Speaking of deforestation, Giorgio Vacchiano – researcher and member of the Italian Silviculture and Forest Ecology Society (SISEF) – has a clear idea of what’s happening. “The direct impact of humans in eliminating forests and replacing them with something else – a crop field, a pasture, a mining site – is to remove the ecosystem’s ability to perform photosynthesis. What’s more, the soil is exposed to the elements, leading to greatly increased CO2 emissions due to respiration from the biological processes of decomposers, the fungi and bacteria that inhabit the soil”.
Vacchiano adds that water scarcity, in addition to promoting wildfires as noted by Elena Osipova, is also a source of stress for trees, which, consequently, find it harder to perform photosynthesis.
All is not lost
Researchers were dismayed by the results of what was the first scientific assessment of greenhouse gases released by UNESCO Heritage forests, which, given their status as protected territories, are really just the tip of the iceberg.
However, there’s still time to reverse the trend: overall, these green lungs are still a significant carbon reserve that’s able to store 190 million tonnes of CO2 each year. Of the other 247 sites in the study, 166 absorb more CO2 than they produce, while 81 have a neutral balance.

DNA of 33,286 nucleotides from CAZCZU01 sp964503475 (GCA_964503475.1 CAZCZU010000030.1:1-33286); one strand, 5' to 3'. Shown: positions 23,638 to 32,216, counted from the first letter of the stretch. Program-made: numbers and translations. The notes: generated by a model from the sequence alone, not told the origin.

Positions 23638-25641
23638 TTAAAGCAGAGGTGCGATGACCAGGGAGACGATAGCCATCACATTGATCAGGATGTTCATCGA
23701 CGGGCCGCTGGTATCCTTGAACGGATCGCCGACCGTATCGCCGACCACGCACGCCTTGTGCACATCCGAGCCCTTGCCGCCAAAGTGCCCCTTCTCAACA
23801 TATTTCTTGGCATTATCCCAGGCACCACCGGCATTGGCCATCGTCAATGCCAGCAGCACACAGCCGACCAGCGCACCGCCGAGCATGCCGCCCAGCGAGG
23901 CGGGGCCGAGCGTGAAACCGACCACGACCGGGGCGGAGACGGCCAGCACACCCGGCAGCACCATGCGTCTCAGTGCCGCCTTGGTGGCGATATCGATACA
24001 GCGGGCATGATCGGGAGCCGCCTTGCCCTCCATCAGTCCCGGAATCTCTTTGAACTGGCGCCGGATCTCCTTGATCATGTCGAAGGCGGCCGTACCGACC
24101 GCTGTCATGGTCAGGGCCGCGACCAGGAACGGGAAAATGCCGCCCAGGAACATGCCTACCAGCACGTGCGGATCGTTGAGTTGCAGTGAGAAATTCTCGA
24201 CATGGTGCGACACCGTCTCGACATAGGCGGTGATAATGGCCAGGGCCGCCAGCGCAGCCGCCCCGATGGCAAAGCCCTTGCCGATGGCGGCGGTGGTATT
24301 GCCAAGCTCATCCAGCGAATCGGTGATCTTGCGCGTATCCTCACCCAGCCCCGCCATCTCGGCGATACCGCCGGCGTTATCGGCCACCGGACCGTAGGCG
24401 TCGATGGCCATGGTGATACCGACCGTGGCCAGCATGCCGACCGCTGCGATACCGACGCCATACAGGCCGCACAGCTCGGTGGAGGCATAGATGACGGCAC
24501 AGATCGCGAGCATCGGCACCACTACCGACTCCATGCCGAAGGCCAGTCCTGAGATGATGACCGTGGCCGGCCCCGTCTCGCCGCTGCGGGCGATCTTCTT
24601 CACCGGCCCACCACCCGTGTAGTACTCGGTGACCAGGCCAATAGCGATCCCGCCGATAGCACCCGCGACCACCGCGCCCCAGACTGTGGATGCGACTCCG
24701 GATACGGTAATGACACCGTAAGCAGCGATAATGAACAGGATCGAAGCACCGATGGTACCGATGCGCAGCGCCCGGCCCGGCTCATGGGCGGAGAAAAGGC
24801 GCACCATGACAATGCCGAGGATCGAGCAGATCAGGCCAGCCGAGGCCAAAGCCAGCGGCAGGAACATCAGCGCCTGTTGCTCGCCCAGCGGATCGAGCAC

The promises made at COP26
Thus, it is necessary to understand which strategies have allowed certain environments to prosper, so they might be enacted in areas under distress. At COP26, the United Nations climate conference that took place in Glasgow in early November, 100 nations committed to stopping deforestation by 2030.
“It’s not the first time that this promise has been made. It had already been proposed by several countries in 2014, with the New York Declaration. The difference today is in the number of signatory countries, as well as the financial resources on the table: almost 20 billion dollars in public and private investments. What’s yet to be seen is how these resources will be spent to reach this important goal,” says Vacchiano. According to the researcher, there are three key actions that must be performed:
- The first is to support Indigenous Peoples: we were expecting a much higher figure, but 1.7 billion dollars (approximately 1.5 billion euro) were allocated to Indigenous communities at COP26.